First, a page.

Why now is the perfect
moment to map out the
current and desired
Map Organisational Culture Change for Success: A Strategic Guide
Video calls at the kitchen table, having lunch with the family, taking neighbourhood strolls, and no commute. Some people find working from home delightful, while others yearn for a return to the office to be able to look each other in the eyes, have informal discussions, and concentrate in the familiar work environment. That scenario is getting closer, forcing companies to rethink their remote work policies.
Multiple perspectives on hybrid working
The premise of two to three days at the office is quickly defined. It seems like the ideal mix between (cost) efficiency and the need for interpersonal connection. However, it is advisable to take a broader view of the future of your office. Do the choices align with the strategic goals of the company? Focusing on efficient processes requires different decisions than when an organisation needs to innovate, as described by Femke de Vries in the FD.
A second perspective is the collective one. Organisational psychologist Kilian Wawoe argues in our #OutOfOfficeForever webcast series that decisions about hybrid working should not only be made by forty-somethings with a house. It is the organisation’s responsibility to keep the entire herd together and facilitate ongoing development and learning for people. And that is much less straightforward for a young employee without a network and good home facilities than in the office.
Deepening the vision of work and office from a cultural perspective
Equally important is the perspective of the current and desired culture. If there is a culture of high mutual involvement, the physical distance may pose fewer barriers to informal contact than in a strongly analytical culture. But does the vision and strategy call for a culture of more creativity and inspiration? Then you might want more unexpected encounters and a vibrant office space. In short, the current culture can make or break your remote work policy, and conversely, your remote work policy can be a crucial intervention for the desired culture.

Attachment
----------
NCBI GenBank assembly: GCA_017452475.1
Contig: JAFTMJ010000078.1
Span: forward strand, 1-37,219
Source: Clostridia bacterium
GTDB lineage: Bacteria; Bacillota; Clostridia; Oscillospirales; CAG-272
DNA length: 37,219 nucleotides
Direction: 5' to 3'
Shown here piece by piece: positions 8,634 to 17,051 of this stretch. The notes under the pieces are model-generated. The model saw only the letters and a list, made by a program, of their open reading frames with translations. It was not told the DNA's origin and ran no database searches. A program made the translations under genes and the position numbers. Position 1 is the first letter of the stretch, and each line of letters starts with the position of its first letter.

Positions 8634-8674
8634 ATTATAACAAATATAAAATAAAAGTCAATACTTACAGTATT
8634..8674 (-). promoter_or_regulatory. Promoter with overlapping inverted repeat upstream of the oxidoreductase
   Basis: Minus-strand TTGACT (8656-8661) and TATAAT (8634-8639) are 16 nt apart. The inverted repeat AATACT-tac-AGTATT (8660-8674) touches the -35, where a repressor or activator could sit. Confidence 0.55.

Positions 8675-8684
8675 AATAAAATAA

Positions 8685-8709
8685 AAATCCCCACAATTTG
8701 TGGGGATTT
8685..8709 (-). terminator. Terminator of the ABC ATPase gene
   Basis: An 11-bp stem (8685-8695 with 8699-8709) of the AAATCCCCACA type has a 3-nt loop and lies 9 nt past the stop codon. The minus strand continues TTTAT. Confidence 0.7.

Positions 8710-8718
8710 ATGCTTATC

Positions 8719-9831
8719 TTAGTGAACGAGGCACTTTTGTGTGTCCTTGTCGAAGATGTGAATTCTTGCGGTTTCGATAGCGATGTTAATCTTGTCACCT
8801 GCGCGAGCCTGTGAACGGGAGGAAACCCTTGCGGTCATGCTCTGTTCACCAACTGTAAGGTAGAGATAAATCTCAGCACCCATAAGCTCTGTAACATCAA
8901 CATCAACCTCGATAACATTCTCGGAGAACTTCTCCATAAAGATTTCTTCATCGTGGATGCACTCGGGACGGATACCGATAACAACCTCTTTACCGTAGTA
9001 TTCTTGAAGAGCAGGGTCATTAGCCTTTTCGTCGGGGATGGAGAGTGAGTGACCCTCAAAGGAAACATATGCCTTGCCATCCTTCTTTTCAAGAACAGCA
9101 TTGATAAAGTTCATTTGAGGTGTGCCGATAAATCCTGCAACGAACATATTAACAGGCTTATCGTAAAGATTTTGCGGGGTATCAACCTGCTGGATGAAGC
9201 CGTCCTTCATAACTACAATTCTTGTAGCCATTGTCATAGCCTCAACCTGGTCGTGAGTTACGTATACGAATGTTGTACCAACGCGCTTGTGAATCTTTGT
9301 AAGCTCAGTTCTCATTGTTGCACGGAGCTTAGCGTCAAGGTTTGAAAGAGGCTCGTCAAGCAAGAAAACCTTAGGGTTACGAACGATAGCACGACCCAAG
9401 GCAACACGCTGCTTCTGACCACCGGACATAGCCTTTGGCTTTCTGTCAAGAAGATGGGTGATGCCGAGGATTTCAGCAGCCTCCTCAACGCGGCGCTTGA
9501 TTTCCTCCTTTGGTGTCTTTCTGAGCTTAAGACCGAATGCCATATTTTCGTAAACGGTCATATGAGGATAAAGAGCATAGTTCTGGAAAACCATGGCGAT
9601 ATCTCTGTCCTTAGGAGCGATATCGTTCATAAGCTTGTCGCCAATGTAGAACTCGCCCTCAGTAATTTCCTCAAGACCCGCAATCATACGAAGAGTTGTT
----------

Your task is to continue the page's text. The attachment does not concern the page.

The question of the meaning of work and the office can, therefore, be an opportunity to immediately delve deeper into the current culture and the desired culture.
In a few steps, insight into the current and desired culture
To make culture visual and tangible, we use a combination of an online culture scan and Culture Labs. The online culture scan is based on the theory of Cameron & Quin and provides insight into four culture orientations (see sidebar). Culture Labs are energetic and interactive (virtual) sessions with a good cross-section of the organisation, where we engage in an active and solution-oriented dialogue. The outcomes of the data and the labs provide a fact-based insight into what you want to retain as an organisation and what culture and behaviour are needed to achieve the vision and strategy.
These insights are then translated into a vision of work and the office. This includes more than a decision about how many days you can come to the office and what the office looks like. It also involves looking at the role of leadership, processes, meeting structures, objectives, and decision-making.
Do you want more depth in your vision of work and the office from a cultural perspective? Or does the new vision and strategy require a quick but thorough cultural analysis? Contact us!